The Brandy Pad
This is a beautiful walk on a good day with amazing scenery. Park at Trassey carpark or the Mourne Lodge and follow Trassey track to Hare’s Gap. The trail is around 30 minutes long but very enjoyable walking along the Trassey river.
The climb up Hare’s Gap to the wall between Bearnagh and Slievenaglogh is strenuous at times but the kids should really love climbing the rocks! After a quick break and a snack (or two) climb the stile and follow the trail ahead over the Brandy Pad along the base of Slievenaglogh, Corragh and Commedagh. This is the old historic pathway used by smugglers transporting brandy, tobacco, tea, coffee and wine from Newcastle to Hilltown.
The trail is easy to walk and a real adventure through the mountains with views over Ben Crom reservoir and its surrounding rivers and waterfalls. You have the choice of following the trail right through to Slieve Donard or even further to Bloody Bridge but this would be a full day hike so depending on the weather and how much the kids are really enjoying it you can basically just pick a point to stop and turn back.
I recommend stopping at the stone cairn at the base of Slieve Beg before the Castles of Commedagh – this is another good spot for a snack and you can even hike on up the side of Beg in as little as 10 minutes for great views of Donard, Annalong valley and the famous Devil’s Coach Road (maybe you will be lucky enough to spot some rock climbers on their way up the gulley!).
Just be extremely careful with the kids up here as there are a few sharp cliff drops – everyone should stick together (no wandering off!). It’s probably not the best place for the little ones but the teenagers will love it!
Slieve Donard (850m)
Yes Donard is a big one but a great day out for the whole family! You can park at Donard carpark in Newcastle town centre and follow the Glen river trail through Donard forest right up to the wall at the saddle and on up to the highest point in Northern Ireland.
The main reason Donard is in my top 5 is that although it’s the highest of all the Mournes, the superbly laid stone track from the forest to the saddle and more recently to the summit means it’s not the longest or most difficult climb. The hike is strenuous at times though as you’d expect climbing such a huge mountain but the amazing panoramic views from the top make it all worthwhile.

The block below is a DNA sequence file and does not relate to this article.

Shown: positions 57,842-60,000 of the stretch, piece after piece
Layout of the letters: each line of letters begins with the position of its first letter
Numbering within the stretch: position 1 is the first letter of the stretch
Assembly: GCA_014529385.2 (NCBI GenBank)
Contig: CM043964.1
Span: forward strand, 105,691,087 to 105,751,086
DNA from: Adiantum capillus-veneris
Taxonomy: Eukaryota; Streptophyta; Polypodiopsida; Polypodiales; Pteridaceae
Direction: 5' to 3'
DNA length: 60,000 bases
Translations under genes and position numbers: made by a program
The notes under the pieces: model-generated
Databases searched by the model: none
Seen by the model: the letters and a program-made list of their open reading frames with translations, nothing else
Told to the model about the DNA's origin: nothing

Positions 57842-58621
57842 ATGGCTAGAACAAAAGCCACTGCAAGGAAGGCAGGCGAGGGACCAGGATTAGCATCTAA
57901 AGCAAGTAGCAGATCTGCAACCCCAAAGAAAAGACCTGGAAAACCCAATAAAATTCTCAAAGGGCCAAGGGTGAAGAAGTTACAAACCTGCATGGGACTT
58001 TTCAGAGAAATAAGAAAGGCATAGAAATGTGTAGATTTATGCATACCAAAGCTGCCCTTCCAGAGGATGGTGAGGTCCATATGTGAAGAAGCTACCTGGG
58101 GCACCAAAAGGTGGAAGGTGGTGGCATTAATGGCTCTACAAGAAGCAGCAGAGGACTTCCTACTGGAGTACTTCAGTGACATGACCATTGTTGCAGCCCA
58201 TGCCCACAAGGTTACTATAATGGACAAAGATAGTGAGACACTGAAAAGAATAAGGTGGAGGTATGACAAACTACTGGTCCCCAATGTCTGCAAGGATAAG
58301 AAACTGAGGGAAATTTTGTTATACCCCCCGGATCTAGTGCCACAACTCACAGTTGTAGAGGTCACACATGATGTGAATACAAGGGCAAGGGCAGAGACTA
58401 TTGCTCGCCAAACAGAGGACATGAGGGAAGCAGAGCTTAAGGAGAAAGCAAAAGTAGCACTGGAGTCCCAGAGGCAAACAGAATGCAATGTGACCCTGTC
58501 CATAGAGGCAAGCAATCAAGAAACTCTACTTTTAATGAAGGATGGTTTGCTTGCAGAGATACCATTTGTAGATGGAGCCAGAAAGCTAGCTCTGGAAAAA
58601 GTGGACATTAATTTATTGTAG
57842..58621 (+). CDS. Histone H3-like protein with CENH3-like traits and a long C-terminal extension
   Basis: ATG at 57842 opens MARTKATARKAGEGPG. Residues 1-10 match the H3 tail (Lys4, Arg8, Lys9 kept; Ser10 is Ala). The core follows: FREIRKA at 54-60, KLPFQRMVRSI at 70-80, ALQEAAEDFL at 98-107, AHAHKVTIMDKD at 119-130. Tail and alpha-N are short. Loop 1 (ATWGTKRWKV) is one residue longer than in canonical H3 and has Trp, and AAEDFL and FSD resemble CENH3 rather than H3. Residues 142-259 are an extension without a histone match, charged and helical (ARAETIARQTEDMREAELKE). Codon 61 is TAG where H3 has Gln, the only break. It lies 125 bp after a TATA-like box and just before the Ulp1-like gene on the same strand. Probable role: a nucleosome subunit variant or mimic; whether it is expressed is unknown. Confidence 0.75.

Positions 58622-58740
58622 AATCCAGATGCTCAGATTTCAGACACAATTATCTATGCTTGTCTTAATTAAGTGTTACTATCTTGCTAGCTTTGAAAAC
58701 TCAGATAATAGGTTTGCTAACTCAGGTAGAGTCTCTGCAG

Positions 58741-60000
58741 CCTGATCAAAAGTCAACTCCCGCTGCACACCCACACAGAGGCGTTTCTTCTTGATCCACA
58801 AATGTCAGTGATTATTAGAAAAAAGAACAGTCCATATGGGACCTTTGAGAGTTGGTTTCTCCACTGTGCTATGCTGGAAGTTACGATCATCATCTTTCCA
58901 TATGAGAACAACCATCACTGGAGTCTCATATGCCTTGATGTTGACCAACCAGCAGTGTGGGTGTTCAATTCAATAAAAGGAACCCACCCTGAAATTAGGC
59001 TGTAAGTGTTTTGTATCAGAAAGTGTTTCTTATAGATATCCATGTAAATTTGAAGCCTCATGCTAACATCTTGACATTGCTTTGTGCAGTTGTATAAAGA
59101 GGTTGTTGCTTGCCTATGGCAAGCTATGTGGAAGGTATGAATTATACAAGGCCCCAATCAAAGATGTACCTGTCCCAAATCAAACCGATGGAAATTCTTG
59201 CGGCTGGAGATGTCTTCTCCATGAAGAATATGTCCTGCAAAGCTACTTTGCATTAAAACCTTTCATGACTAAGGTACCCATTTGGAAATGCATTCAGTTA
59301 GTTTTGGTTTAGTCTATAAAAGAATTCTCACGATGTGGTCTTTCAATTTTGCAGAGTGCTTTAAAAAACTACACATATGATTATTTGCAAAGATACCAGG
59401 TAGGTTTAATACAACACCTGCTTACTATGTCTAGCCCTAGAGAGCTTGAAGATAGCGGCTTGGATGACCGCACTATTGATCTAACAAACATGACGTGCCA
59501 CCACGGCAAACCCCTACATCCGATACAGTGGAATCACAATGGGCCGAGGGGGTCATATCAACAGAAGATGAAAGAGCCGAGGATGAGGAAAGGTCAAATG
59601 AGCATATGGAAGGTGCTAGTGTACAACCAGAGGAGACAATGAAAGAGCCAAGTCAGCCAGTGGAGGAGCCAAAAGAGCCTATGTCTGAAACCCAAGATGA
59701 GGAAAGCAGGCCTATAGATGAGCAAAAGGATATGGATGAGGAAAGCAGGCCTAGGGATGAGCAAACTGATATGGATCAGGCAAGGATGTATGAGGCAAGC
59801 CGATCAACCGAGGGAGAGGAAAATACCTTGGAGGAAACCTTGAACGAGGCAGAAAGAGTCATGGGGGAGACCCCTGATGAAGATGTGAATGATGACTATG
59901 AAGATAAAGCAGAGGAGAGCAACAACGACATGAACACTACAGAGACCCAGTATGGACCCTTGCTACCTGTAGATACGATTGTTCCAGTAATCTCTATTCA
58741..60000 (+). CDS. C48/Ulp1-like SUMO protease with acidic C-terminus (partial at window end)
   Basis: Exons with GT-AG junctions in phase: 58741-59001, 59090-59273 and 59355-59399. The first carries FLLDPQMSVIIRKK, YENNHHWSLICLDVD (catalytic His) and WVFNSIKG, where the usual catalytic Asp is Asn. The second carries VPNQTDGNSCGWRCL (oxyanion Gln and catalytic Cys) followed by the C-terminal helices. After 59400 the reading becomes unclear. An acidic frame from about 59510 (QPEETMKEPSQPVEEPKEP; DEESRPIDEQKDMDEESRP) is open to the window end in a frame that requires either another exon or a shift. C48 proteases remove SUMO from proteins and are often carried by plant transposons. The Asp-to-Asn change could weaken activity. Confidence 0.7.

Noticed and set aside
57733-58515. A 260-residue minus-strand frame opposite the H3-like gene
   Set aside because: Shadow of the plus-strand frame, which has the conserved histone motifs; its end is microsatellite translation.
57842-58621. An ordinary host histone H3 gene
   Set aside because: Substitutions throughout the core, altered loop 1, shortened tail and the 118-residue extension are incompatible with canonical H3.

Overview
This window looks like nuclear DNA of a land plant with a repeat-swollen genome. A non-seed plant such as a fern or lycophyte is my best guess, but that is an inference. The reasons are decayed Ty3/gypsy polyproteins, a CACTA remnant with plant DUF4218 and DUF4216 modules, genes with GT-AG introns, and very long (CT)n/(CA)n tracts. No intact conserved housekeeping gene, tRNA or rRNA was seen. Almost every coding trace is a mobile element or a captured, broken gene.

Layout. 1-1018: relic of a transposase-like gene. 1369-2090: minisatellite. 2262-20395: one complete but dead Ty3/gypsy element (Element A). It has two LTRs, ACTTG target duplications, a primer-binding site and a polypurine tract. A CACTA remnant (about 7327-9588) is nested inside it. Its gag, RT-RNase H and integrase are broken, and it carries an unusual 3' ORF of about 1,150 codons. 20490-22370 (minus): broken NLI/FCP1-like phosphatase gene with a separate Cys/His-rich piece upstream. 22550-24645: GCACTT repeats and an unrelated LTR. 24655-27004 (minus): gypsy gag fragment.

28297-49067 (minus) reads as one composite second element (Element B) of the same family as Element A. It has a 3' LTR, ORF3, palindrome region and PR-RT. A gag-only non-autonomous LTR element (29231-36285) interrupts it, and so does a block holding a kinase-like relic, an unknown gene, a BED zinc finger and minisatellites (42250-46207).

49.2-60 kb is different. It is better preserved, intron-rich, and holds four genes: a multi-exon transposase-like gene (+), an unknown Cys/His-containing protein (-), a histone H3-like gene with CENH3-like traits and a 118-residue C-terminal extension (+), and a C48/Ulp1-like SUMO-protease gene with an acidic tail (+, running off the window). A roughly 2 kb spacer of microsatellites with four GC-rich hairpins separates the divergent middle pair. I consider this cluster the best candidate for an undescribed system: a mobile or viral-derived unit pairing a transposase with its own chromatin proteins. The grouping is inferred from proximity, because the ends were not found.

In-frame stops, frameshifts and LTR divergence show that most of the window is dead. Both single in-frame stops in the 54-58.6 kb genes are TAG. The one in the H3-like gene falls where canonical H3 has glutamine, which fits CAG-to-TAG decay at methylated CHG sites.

Donard can also be conquered via the Bloody Bridge river trail, which is a great day out for the family and maybe even more of an adventure as it’s a more secluded, quieter route which takes you through the old granite quarry and rail tracks at Chimney Rock mountain. You’re also more likely to bump into some of the Mourne wild horses along the way.
This route is longer and steeper and not as well laid as the Glen river trail though so younger children might find it a bit more difficult. But as always, the climb is well worth it when you reach the top – I mean, what kid wouldn’t want to boast they’d conquered the highest mountain in Northern Ireland?
Helpful hints & tips
We all know kids are always hungry so I don’t really need to tell you to pack lots of snacks for your hike, but make sure you also have plenty to drink so that they are well hydrated, especially on a warm day. Water is good but a drink of juice or Lucozade might give them that extra boost of energy on a long hike. A warm flask of tea comes in handy on a cold day, too.
Make sure you and the kids are wearing layers that you can take off or put back on during your hike as temperatures can change drastically in the mountains – one minute you’re burning a sweat and the next the wind chill hits and you’re freezing!
Pack some extra layers in your bag too and maybe hats and gloves depending on the time of year. Bring or wear a waterproof coat and even waterproof trousers if possible to ensure everyone stays dry if it rains because getting wet can lead to feeling very cold and miserable, which may lead to a lot of moaning!
And last but not least I definitely recommend hiking shoes or boots for good grip and support, and to prevent any ankle injuries or sore feet. Keep those wee toes cosy, warm and dry!
Well, you’ve heard all the benefits and you’ve now hopefully got plenty of ideas of where to go, so it’s time to get your family out hiking in the Mournes and make some memories! Enjoy!